Misperception #5: The MEM program spends too much time teaching me writing skills – I will keep this short because I have already written an entire post about it: https://jtglass.wordpress.com/2009/04/13/the-importance-of-the-written-word/. Writing skills are nearly as important as presentation skills. Quite often students think that we mean spelling and vocabulary when we say writing but we actually mean much more. Please see my previous post but in short, it is all about communicating effectively, which means that flow, conciseness, knowing the audience, etc. are all important parts of the quality of your writing. Even those of you who write constantly can improve through continued structured writing activities. It is like the layers in an onion. As you improve you can understand the more subtle points and develop a style that changes with your goal and your audience. In many situations, how you write will determine how you are perceived by your peers and your supervisors – make it an asset not a liability.

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What can I possibly add to the numerous commentaries about the life and death of Steve Jobs that are already permeating the web? Perhaps not much but I want to give it a try with the following perspective: What should early career engineering managers and engineering management students take away from the Steve Jobs phenom.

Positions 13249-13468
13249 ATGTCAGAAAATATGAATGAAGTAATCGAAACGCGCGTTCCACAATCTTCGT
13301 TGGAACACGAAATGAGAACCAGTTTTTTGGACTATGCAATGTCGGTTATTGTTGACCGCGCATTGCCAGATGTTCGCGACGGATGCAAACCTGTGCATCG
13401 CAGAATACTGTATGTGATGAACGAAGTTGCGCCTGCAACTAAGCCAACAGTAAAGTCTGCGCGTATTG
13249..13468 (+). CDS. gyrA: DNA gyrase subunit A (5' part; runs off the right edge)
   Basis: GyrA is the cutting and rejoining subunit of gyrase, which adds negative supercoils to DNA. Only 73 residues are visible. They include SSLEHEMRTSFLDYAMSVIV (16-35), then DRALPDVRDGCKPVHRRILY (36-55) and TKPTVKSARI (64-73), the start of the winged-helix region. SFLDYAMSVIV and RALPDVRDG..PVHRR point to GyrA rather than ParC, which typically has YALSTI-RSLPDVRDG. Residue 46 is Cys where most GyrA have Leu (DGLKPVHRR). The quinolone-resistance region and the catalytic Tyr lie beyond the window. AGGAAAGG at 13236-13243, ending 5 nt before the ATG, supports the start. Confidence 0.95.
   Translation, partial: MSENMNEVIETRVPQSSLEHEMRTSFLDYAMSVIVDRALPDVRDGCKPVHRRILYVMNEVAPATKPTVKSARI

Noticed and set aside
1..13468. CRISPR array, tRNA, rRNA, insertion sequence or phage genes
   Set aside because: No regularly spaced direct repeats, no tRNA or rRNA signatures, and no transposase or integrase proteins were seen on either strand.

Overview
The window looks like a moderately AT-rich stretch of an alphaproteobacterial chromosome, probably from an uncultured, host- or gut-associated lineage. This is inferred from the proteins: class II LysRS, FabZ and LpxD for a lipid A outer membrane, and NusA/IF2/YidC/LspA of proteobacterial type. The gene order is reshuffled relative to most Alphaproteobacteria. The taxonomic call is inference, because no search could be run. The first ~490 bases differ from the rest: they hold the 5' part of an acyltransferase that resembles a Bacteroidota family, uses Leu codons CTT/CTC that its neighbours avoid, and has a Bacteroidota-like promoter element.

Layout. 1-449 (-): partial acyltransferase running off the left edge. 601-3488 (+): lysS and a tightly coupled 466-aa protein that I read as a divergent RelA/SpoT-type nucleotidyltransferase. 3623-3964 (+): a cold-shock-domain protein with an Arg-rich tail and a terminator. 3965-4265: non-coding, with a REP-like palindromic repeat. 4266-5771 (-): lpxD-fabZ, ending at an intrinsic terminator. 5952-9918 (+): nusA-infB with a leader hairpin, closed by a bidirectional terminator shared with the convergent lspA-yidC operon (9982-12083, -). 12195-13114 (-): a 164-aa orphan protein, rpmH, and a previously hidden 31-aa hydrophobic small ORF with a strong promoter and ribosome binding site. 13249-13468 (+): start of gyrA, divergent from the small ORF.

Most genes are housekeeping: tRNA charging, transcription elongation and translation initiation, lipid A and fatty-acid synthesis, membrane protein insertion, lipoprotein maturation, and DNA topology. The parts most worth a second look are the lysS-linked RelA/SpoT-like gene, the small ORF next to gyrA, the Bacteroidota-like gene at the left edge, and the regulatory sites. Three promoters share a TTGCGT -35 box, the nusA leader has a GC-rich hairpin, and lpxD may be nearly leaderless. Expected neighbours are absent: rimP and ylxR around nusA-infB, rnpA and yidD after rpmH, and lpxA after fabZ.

My first thought is; be careful not to take away too much from the life and death of Steve Jobs. I don’t mean this to be negative and I am as big a Steve Jobs fan as anyone – he was, rather he is, an icon. But what I mean is that the way he managed his life and career may not be a way that most of us should emulate. Or to put it another way, if we try to do things the way Steve Jobs did, it may not lead to success for many of us. Of course, the general characteristics he embodied such as; vision, creativity, persistence, customer centric design, etc. are great for us all to strive for. But let’s face it, people like Jobs (or Bill Gates or Andy Grove or John Chambers or Jack Welch), are icons due to an extremely rare combination of intellect, drive, judgment, perception, and the list goes on. There is a bit of luck and timing involved too but these folks are way out on the tail of any bell curve you want to use to characterize people. So back to Steve Jobs, his incredible ability to change the paradigm of an industry time and time again is truly remarkable and something I do not think can be copied. And some of his management approaches, and life decisions, while accomplishing this may not be right for many of us (for example, see http://blogs.hbr.org/davenport/2011/10/was_steve_jobs_a_good_decision.html). Can you afford to use intuition (or your “gut”) rather than analytics to make major decisions or can you afford to micromanage a process rather than empower the process owners? In many cases Jobs could. And for Jobs, dropping out of school was a good decision (see his Stanford Graduation Speech; http://www.forbes.com/sites/davidewalt/2011/10/05/steve-jobs-2005-stanford-commencement-address/). Would it really be right for you? I could go on but suffice it to say: Choose the exceptional characteristics that you want to integrate into your career but use your own self-awareness and judgment to know the limits for you.